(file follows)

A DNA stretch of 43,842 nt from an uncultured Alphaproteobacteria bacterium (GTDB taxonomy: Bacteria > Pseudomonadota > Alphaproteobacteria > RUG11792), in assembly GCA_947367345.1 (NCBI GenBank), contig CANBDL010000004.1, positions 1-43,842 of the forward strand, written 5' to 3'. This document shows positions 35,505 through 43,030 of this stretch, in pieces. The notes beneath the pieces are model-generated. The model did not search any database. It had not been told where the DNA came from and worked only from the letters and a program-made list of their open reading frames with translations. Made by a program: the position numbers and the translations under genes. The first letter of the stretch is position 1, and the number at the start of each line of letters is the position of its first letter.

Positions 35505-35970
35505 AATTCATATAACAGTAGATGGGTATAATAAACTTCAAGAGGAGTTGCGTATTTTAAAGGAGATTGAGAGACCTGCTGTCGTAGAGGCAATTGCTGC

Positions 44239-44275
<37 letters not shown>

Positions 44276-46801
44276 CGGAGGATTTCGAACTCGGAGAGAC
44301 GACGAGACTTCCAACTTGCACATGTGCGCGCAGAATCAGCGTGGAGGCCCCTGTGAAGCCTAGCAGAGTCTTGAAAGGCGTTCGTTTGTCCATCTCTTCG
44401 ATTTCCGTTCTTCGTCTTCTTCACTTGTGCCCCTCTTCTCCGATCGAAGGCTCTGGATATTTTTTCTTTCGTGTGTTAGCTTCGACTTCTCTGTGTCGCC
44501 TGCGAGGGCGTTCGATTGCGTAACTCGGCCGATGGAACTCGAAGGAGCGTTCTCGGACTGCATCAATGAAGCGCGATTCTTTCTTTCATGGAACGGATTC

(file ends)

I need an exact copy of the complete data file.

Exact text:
A DNA stretch of 43,842 nt from an uncultured Alphaproteobacteria bacterium (GTDB taxonomy: Bacteria > Pseudomonadota > Alphaproteobacteria > RUG11792), in assembly GCA_947367345.1 (NCBI GenBank), contig CANBDL010000004.1, positions 1-43,842 of the forward strand, written 5' to 3'. This document shows positions 35,505 through 43,030 of this stretch, in pieces. The notes beneath the pieces are model-generated. The model did not search any database. It had not been told where the DNA came from and worked only from the letters and a program-made list of their open reading frames with translations. Made by a program: the position numbers and the translations under genes. The first letter of the stretch is position 1, and the number at the start of each line of letters is the position of its first letter.

Positions 35505-35970
35505 AATTCATATAACAGTAGATGGGTATAATAAACTTCAAGAGGAGTTGCGTATTTTAAAGGAGATTGAGAGACCTGCTGTCGTAGAGGCAATTGCTGC

Positions 44239-44275
<37 letters not shown>

Positions 44276-46801
44276 CGGAGGATTTCGAACTCGGAGAGAC
44301 GACGAGACTTCCAACTTGCACATGTGCGCGCAGAATCAGCGTGGAGGCCCCTGTGAAGCCTAGCAGAGTCTTGAAAGGCGTTCGTTTGTCCATCTCTTCG
44401 ATTTCCGTTCTTCGTCTTCTTCACTTGTGCCCCTCTTCTCCGATCGAAGGCTCTGGATATTTTTTCTTTCGTGTGTTAGCTTCGACTTCTCTGTGTCGCC
44501 TGCGAGGGCGTTCGATTGCGTAACTCGGCCGATGGAACTCGAAGGAGCGTTCTCGGACTGCATCAATGAAGCGCGATTCTTTCTTTCATGGAACGGATTC